The abrogation of the provisions of Article 370 and the splitting of the state into two union territories on 5 August 2019 created a new dynamic. The stone pelting mobs practically disappeared from the streets, the number of such recorded incidents in 2020 reducing by over 90 percent.[vi] A combination of security forces operations against terrorist groups, actions to curb terrorist fundings and a focus on the developmental agenda, helped bring about normalcy. This clearly was not to the liking of the Pakistan military, which has thriven on creating disturbance in the state. And so, a new strategy to promote violence in the state has now been formulated by the Pakistan military establishment.
The new strategy aims to target the non-muslim civilian population in the UT. Killing non-muslim civilians at random throws up huge security challenges for the state. While the targets may be chosen at random, the killings of innocent civilians is not a random act but is part of a well-designed strategy to promote fear through the use of violence.
The killing of Makhan Lal Bindroo, owner of a prominent Srinagar pharmacy on 5 October[vii] was hence carried out to instil fear in the minority Hindu population. Two other civilians were killed that day, one of whom was a labourer from Bihar. The killing of two people on 7 October, Ms Supinder Kaur, the principal of a local government school and Mr Deepak Chand, a school teacher, was part of the same nefarious design. The former belonged to the Sikh faith and the latter was a Hindu.[viii] Such targeted killings will now form part of the larger strategy being used by Pakistan to prevent the return of normalcy to the UT.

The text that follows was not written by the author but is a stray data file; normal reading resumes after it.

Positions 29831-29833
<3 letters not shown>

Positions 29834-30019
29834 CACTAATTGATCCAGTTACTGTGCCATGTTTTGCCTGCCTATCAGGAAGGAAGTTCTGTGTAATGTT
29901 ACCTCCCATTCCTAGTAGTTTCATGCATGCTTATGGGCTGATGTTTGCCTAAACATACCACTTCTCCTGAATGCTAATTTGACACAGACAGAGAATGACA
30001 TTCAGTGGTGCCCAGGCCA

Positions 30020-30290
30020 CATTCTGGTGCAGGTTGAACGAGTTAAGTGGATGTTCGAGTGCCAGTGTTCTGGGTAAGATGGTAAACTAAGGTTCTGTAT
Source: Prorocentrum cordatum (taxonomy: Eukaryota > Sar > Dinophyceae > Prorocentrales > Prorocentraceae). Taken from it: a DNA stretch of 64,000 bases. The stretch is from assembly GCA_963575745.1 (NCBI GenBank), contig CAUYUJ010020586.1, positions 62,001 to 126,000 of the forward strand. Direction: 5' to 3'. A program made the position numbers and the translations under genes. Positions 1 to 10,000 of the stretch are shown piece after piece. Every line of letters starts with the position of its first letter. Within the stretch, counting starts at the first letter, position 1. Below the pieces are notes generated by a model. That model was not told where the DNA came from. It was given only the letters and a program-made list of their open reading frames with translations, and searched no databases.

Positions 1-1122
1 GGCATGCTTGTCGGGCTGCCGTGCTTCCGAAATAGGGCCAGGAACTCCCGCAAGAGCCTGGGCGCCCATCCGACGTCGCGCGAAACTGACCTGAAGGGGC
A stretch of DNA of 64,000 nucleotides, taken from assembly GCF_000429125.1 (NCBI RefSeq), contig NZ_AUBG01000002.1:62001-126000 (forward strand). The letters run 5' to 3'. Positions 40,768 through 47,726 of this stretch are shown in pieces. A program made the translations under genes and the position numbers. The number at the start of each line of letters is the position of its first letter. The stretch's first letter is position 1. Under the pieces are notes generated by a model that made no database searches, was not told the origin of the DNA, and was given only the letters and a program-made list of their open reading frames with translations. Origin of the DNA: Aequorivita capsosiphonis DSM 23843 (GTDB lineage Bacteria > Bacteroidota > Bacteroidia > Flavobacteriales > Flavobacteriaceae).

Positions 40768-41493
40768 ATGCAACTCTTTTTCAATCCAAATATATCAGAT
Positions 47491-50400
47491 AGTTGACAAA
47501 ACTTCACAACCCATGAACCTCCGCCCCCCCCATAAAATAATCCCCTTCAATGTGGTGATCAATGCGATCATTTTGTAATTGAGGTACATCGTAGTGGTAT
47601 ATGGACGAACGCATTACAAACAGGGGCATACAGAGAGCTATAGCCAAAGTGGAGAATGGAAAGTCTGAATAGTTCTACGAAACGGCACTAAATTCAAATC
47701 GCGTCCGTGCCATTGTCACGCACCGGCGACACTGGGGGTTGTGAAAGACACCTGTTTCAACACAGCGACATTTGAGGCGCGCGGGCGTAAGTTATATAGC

Obviously, the new methodology to stoke violence in the state will not be easy to address. A terrorist can simply walk up to a non-muslim, identified earlier, shoot the individual at point-blank range and disappear into the crowds. As mentioned earlier, the targets may be random but the act of killing is planned. This now opens up a totally new security paradigm for the state, which if not effectively handled, will have severe repercussions. At the tactical level, the need of the hour is effective policing and ground intelligence, to eliminate the terrorists. But at the strategic level, it is necessary to make the Pakistan military pay a heavy price for its support to terrorism. The coming winter will be a long cold and dangerous one, with exceptionally high levels of violence, not seen since August 2019.
[i] Anthony Hyman, Muhammed Ghayur and Naresh Kaushik, Pakistan: Zia and After (New Delhi: Abhinav Publications, 1989).
[ii] SK Sinha, “The Thousand Cuts,” The Asian Age, October 13, 2013, available at http:// www.asianage.com/columnists/thousand-cuts-925
[iii] Bashir Assad, The K File, Vitasta, Pages 12 – 41.